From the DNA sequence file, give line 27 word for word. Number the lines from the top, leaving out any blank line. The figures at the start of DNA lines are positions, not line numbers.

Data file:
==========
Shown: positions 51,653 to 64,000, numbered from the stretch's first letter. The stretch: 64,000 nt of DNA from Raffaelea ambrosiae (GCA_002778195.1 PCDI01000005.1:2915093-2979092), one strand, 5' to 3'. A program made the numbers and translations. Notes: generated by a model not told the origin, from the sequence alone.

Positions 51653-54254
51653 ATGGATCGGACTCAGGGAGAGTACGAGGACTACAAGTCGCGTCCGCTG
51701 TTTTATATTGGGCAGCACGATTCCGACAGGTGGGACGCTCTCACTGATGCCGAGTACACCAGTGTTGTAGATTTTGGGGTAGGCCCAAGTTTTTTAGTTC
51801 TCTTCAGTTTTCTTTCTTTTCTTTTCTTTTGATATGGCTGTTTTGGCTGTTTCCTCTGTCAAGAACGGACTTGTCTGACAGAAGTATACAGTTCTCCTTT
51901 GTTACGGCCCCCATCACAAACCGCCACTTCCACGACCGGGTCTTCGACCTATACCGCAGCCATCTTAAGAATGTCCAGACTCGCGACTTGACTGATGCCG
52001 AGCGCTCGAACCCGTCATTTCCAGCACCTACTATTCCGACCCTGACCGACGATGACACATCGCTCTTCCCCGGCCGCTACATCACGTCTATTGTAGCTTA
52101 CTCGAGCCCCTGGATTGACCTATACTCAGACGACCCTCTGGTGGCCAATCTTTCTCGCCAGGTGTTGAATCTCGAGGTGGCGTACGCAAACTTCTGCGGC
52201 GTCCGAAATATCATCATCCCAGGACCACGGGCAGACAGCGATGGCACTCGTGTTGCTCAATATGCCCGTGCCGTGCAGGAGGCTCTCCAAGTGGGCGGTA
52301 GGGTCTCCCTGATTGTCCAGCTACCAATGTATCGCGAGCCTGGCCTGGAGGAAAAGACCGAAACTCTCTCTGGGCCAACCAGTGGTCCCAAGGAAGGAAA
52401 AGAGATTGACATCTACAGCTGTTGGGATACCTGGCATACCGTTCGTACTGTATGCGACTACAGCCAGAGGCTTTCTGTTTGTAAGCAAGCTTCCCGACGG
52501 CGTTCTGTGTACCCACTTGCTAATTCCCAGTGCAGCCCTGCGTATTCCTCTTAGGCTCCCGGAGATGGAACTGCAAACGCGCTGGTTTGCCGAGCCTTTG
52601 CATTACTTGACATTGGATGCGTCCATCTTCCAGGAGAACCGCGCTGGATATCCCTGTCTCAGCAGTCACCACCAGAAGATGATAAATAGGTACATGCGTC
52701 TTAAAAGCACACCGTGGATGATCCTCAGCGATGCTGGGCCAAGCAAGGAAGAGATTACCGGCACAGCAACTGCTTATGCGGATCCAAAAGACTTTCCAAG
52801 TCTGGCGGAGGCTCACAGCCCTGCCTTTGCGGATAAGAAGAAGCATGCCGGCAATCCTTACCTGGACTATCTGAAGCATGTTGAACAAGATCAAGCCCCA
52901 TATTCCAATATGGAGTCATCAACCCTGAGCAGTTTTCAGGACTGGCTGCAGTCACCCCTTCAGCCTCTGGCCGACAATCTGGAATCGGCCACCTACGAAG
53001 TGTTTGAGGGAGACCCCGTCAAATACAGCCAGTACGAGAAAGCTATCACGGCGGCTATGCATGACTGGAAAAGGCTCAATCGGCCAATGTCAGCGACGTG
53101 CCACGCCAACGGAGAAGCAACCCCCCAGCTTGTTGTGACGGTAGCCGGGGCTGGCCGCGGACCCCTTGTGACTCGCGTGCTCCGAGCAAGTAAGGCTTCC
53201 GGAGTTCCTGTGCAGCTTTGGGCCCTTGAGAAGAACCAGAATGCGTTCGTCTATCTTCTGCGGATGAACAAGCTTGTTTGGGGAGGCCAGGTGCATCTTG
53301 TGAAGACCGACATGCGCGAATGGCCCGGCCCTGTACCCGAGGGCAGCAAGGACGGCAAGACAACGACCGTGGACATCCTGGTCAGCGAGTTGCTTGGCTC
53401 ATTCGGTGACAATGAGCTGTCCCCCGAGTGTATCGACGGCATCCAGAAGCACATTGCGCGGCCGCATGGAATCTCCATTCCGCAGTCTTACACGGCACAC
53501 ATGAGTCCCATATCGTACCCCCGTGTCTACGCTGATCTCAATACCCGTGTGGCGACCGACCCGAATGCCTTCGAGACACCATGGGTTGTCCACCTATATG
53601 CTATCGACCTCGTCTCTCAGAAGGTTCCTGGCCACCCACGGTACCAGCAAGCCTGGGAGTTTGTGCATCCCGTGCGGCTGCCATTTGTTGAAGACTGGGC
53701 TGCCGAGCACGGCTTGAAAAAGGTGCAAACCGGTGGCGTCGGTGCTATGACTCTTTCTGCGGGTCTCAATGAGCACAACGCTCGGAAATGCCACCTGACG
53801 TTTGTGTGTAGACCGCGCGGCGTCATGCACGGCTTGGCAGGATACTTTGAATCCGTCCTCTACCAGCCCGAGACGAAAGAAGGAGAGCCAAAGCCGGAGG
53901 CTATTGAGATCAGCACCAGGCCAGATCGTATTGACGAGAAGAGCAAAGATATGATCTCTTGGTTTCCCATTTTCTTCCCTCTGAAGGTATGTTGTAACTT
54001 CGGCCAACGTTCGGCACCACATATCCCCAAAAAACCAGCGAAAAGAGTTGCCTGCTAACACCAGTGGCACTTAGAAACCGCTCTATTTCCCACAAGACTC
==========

54001 CGGCCAACGTTCGGCACCACATATCCCCAAAAAACCAGCGAAAAGAGTTGCCTGCTAACACCAGTGGCACTTAGAAACCGCTCTATTTCCCACAAGACTC